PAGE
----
If your favorite lake or pond is sparse on cover, you can make some improvements that will enhance both the future of the species as well as your spring harvest.
Crappie fishermen, who want to increase their odds and decrease time spent prospecting, only need to plant a few trees. Take discarded Christmas trees or landscaping castaways, and create your own cover. Simply tie a concrete block to the base of the tree to anchor your cover. Use polypropylene rope, which will last longer underwater. Next tie two one-gallon milk jugs (with the lid secured tightly) to the top branches with a short rope. You can minimize the presence of the jugs by filling them with water, colored with environmentally safe food coloring, that matches the lake's water color. Anchor the tree deep enough that it will not become a navigational hazard. The tip of the tree should be at least four feet below the surface.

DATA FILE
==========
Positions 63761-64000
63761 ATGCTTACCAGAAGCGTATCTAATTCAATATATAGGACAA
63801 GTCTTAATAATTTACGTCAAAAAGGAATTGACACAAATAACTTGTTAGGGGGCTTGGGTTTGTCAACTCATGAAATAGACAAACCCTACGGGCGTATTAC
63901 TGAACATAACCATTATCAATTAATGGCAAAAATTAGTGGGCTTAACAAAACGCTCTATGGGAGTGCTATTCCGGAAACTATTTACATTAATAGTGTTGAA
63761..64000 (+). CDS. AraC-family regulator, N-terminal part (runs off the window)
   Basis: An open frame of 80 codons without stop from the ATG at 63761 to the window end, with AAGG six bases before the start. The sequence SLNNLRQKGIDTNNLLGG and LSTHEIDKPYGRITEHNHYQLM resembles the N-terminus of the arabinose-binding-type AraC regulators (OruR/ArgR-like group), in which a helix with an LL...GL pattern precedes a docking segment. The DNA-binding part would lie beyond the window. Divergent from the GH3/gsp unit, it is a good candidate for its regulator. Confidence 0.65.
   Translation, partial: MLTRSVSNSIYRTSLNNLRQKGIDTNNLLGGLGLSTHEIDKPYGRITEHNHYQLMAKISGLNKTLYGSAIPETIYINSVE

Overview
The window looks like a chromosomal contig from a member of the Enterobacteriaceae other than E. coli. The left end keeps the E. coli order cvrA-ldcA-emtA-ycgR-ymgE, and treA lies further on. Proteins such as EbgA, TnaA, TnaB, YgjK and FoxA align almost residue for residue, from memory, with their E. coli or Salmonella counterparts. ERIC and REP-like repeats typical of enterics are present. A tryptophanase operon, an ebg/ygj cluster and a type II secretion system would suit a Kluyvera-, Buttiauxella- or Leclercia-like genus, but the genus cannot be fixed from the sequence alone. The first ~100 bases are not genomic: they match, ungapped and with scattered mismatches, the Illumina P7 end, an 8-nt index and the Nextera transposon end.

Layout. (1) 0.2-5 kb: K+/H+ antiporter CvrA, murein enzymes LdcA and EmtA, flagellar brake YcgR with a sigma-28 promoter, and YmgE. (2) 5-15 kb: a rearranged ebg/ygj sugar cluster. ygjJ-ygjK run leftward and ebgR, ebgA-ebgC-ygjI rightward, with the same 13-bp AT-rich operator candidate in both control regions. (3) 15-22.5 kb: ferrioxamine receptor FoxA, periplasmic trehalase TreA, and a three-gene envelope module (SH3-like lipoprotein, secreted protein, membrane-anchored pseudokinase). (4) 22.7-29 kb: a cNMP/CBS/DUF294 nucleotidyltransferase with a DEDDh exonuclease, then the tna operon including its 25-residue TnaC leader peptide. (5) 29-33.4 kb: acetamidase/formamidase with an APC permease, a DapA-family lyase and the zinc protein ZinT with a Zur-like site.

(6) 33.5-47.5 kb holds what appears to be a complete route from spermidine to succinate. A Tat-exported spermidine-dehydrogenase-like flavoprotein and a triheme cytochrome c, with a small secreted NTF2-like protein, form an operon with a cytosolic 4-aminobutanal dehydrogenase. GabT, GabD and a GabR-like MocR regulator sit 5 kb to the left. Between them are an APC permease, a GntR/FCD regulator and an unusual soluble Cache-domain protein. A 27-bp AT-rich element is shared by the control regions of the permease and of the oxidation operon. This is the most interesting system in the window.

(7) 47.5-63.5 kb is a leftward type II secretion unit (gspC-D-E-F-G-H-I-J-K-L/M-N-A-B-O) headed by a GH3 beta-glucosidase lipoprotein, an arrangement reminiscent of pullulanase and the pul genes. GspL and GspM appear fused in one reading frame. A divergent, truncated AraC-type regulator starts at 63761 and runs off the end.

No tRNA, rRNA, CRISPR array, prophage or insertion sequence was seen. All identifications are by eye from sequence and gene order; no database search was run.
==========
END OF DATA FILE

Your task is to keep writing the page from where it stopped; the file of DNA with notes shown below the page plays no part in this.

To maximize your efforts, and have fishing from both sides of the boat, you should plant several trees approximately 50 feet apart. This distance will allow you to anchor between the two groups of trees and be within easy casting distance to either group. A good sonar unit will enable you locate your trees in the right depth of water and will allow you to anchor at exactly the right spot each time you return. Mark your spot with an icon on your sonar, or line up two points on land to cross reference the location if you're flying blind.
If the lake you want to "landscape" is a public lake, you should check with the appropriate authorities before doing any planting. Given a few weeks to attract baitfish and crappie, you'll be ready to bag some crappie in your "honey hole".
Frank Ross grew up on a lake in Florida, where fishing and hunting were second nature. He has pursued his passion from the jungles of South America to the northern reaches of the Arctic Circle and most points in between. With a background in newspapers, the wire services and magazines that began in 1970, Frank brings a unique perspective to his work with Cabela's. He is an award-winning photographer with a flair for getting to the bottom line of every story.
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